Trait overview: Adrenaline baseline level
Wednesday, March 18, 2020. Author Alex Auld
Wednesday, March 18, 2020. Author Alex Auld
You’ve probably heard of adrenaline before. A scary movie, loud music and intense exercise are all often described as ‘getting the adrenaline pumping’.
Adrenaline (also known as epinephrine) is the body’s “fight or flight” hormone. It prepares us to encounter (fight) or escape (flight) a threatening situation.
To promote this response, adrenaline has the following effects on our biological systems:
- Increased heart rate and blood pressure to supply oxygen and nutrients to working muscles.
- Dilation of blood vessels to increase blood flow to working muscles.
- Dilation of airways to allow for greater consumption of oxygen.
- Increase in available blood glucose through the breakdown of glycogen.
- Increase in muscle strength by increasing the force of muscle fiber contraction.
- Dilation of pupils to allow more light into our eyes.
Clearly, many of the above effects of adrenaline are also advantageous for exercise. As a result, we release adrenaline whenever we workout. Exercise-induced increases in adrenaline rise with the:
a) intensity and duration of the exercise
b) training status of the individual
Generally speaking, the longer or more intense the workout, the greater the rise in adrenaline levels, while trained athletes show greater rises in adrenaline during exercise compared to untrained individuals.
Some research also suggests that trained athletes have higher baseline levels of adrenaline as part of a long-term adaptation to training.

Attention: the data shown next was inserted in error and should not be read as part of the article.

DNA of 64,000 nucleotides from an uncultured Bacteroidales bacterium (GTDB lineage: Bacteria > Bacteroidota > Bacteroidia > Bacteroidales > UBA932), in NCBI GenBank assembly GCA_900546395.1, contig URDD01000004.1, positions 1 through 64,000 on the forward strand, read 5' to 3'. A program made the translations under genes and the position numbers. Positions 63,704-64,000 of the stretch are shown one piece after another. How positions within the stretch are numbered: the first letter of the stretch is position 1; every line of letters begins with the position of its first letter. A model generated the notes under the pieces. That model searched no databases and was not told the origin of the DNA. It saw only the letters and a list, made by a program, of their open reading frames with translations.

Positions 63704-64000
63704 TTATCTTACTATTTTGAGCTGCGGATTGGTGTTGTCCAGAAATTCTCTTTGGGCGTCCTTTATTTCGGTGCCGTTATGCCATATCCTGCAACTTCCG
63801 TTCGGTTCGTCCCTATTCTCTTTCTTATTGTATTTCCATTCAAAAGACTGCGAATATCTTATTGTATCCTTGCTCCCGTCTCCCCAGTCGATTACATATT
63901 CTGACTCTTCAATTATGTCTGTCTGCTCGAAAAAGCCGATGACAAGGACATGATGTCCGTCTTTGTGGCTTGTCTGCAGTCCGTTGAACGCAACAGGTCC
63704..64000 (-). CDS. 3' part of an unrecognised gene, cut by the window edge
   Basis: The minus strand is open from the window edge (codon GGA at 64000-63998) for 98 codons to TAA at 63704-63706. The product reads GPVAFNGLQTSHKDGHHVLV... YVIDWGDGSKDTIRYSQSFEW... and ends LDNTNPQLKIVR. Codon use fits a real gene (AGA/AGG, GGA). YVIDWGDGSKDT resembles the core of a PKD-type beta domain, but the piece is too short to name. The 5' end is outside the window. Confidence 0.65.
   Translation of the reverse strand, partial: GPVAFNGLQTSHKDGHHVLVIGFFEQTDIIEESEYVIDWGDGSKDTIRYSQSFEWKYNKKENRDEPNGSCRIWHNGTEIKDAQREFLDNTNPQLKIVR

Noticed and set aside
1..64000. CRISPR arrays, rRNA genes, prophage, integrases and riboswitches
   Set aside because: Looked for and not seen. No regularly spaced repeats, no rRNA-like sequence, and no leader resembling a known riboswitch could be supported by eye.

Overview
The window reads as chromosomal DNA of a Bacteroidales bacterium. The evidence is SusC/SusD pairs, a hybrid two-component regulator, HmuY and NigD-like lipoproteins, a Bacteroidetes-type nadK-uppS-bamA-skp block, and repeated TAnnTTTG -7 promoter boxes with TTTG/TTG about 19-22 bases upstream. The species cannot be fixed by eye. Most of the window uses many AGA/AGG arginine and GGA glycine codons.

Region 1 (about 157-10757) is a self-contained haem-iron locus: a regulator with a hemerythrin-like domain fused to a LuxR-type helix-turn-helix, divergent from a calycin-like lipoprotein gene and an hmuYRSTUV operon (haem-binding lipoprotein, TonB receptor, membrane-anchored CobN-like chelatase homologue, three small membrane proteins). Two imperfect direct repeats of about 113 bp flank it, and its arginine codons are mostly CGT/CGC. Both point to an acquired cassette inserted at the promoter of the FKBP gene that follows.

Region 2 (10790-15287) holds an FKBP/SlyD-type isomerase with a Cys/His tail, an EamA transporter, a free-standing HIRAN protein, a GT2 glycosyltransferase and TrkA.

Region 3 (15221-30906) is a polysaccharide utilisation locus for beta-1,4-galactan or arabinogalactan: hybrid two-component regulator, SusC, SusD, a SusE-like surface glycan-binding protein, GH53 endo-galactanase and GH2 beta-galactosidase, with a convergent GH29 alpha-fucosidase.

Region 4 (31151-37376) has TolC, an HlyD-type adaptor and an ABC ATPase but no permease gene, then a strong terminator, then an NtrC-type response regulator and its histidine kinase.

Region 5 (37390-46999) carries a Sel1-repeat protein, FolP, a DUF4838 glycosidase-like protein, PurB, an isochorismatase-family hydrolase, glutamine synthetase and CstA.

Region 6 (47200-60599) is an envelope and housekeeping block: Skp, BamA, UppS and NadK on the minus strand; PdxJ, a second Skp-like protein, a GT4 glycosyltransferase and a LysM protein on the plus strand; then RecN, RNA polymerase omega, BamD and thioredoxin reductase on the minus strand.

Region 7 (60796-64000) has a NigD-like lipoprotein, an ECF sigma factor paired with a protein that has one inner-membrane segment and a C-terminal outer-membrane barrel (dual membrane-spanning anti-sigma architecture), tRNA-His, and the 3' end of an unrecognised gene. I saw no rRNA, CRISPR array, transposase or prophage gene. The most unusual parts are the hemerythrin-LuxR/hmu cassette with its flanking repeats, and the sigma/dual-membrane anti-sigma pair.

Adrenaline is produced by the adrenal glands, which sit just above each kidney and are also responsible for producing other hormones, including cortisol, testosterone and estrogen.
Within the adrenal glands, the amino acid tyrosine is consecutively converted by various enzymes into three different intermediary molecules (L-DOPA, dopamine and noradrenaline) before it is finally converted into adrenaline.
After it has been produced and released by the adrenal glands, adrenaline exerts its effects by binding to receptors on the surfaces of cells known as adrenergic receptors.
Once it has served its purpose, adrenaline is broken down by enzymes, including COMT and MAO. Together, these enzymes convert adrenaline into a molecule called vanillylmandelic acid (VMA).
Being aware of your baseline adrenaline level is important as it influences how quickly you can raise adrenaline levels required to enhance exercise performance. However, long-term elevations of adrenaline may make you more susceptible to stress, anxiety and high blood pressure. It therefore becomes a matter of managing your adrenaline to balance the performance and health benefits.
The FitnessGenes adrenaline: baseline level trait predicts your resting levels of adrenaline based on analysis of genetic variants that influence:
Your PNMT gene encodes the PNMT enzyme, which is responsible for converting noradrenaline into adrenaline. Genetic variants which result in greater activity of the PNMT enzyme therefore allow for increased production of adrenaline and higher baseline levels.
Your COMT gene encodes the COMT enzyme, which is one of the enzymes responsible for clearing adrenaline. Genetic variants which result in reduced activity of the COMT enzyme may therefore lead to the reduced breakdown of adrenaline, leading to higher baseline levels of the hormone.
Calculated using a combination of these genetic variants, your adrenaline: baseline level trait will categorise you in one of two separate trait bands: low and high.
Recommended actions to help those with low adrenaline baseline level may include consuming quality sources of tyrosine, whilst managing caffeine intake and increasing sleep quality will help those with high baseline levels.
Discover whether you have low or high baseline adrenaline levels, as well as your adrenaline response in the separate adrenaline: acute response trait, by unlocking your unique genetic code with the FitnessGenes DNA analysis.
Already have genetic data from providers including 23andMe or Ancestry.com? Receive same-day access to your adrenaline: baseline level trait with the FitnessGenes DNA Upload.
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